49

The letter to Fulrad is Die Briefe, no. 93, in which Boniface appeals to the abbot: ‘id est, ut meo verbo gloriosum et amabilem regem nostrum Pippinum salutaveris et illi magnas gratias referas de omnibus pietatis operibus, qui mecum fecit; et ut illi referas, quod mihi et amicis meis [veri] simile esse videtur’. The letter to Pippin is Die Briefe, no. 107, in which Boniface pleads, ‘Propterea petimus vos, ut nobis indicetis, si ad placitum istum debeamus venire, ut vestram voluntatem perficiamus’. 50

Schieffer, Winfrid-Bonifatius, p. 259; McKitterick, ‘Illusion of Royal Power’, p. 15. On Chrodegang, see now Claussen, Reform of the Frankish Church. 51

Fouracre, ‘Origins of the Carolingian Attempt to Regulate’.

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where Liudger would later build a church.52 Boniface’s life and the manner of his death seemed to create obvious potential for a high-level cult to be created. Pippin’s successors also took an active interest in Boniface’s cult. Boniface was, alongside Kilian, one of only two recent saints to be included in the calendar attached to the Godescalc Evangelistary of 781x783 (Paris, Bibliothèque Nationale, MS nouv. acq. 1203).53 This elaborately decorated manuscript was intended as a visual statement of authority to accompany Charlemagne’s march into Italy to meet Pope Hadrian.54 It places the cult of Boniface at the heart of the Frankish portrayal of their Christian horizons.55 Also from Charlemagne’s court, the author(s) of the Annales regni Francorum developed the legends about Boniface to justify their activities. It was reported that in 772 Charlemagne had destroyed the great Irminsul in Saxony, a focal point for pagan worship in the region.56 The event was a crowning glory for the Frankish king and marked what he hoped was the final suppression of the Saxons. He was, however, greatly mistaken and the Saxons revolted again the following year.57 There then follows a story almost completely out of place in the early sections of the annals so dominated by royal politics. The Saxons, it reports, attacked the church of Fritzlar and attempted to burn it down, only to be thwarted by the intervention of two young men dressed in white. Thus, it claimed, the prophecy of St Boniface that the church would never be burnt down was fulfilled. The story in the annal is peculiar because it relates the power of a specific saint — ‘the most recent martyr’ — in defence of the Frankish regnum. Through the Annales regni Francorum at least, the Frankish court was developing an association between their rise and expansion and a saint who embodied that very process through his ties with Rome and his missionary work.58 It is perhaps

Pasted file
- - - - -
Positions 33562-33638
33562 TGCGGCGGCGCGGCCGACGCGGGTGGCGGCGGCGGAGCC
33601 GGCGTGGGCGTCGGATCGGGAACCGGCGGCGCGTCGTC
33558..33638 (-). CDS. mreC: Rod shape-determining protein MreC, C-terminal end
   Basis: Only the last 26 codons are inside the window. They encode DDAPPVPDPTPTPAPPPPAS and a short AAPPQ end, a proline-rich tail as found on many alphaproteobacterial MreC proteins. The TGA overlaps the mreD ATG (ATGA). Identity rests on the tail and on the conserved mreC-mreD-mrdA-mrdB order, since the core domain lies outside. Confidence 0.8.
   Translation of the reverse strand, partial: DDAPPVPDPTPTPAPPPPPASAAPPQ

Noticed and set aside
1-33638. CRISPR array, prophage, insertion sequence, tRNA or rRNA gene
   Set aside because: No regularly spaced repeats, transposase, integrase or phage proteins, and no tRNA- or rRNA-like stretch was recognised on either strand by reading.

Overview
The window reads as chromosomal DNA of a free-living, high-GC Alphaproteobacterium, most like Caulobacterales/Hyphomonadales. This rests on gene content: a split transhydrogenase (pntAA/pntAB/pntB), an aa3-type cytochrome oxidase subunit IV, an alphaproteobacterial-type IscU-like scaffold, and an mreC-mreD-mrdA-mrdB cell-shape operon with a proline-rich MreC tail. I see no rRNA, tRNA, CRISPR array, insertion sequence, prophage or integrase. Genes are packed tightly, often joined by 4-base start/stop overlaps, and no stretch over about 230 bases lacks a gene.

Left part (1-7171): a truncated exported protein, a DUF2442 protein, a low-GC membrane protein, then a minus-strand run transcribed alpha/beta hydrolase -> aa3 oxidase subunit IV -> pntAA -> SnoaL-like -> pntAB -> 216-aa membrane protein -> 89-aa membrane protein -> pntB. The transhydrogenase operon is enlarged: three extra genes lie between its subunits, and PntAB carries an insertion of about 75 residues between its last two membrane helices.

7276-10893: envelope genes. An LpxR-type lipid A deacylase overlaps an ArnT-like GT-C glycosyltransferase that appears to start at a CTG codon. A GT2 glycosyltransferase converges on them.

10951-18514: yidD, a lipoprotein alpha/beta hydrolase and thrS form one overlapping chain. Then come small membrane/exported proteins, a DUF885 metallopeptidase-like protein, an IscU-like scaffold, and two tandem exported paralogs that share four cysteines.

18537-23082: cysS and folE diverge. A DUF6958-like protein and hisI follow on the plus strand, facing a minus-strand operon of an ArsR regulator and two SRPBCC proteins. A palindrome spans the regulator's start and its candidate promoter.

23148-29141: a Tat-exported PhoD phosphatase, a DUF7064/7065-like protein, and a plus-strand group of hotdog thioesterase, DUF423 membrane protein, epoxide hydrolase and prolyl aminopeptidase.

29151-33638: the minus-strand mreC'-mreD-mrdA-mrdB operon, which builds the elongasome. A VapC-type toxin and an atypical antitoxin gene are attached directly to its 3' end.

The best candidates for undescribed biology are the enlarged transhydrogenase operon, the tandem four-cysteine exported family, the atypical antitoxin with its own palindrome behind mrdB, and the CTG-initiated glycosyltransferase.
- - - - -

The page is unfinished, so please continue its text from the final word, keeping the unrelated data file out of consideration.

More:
52

Willibald, VB, cc. 8–9.

53

Kehl, Kult und Nachleben, pp. 77–80. For an edition, see Ferdinand Piper, Karls des Großen Kalendarium und Ostertafel (Berlin, 1858). See also Arno Borst, Die karolingische Kalenderreform, MGH Schriften, 46 (Hannover, 1998), pp. 199–200, where it is one of the last calendars before the compilation of the great Reichskalender of 789. Against Borst’s thesis, see Paul Meyvaert, ‘Discovering the Calendar (annalis libellus) Attached to Bede’s Own Copy of De temporum ratione’, Analecta Bollandiana, 120 (2002), 5–64. 54

Jean Porcher, ‘Book Painting’, in Carolingian Art, by Jean Hubert, Jean Porcher, and W. F. Volbach (London, 1970), pp. 71–188 (pp. 75–78). 55

Kehl, Kult und Nachleben, pp. 78–79.

56

ARF, s.a. 772.

57

ARF, s.a. 773.

58

Kehl, Kult und Nachleben, pp. 84–85.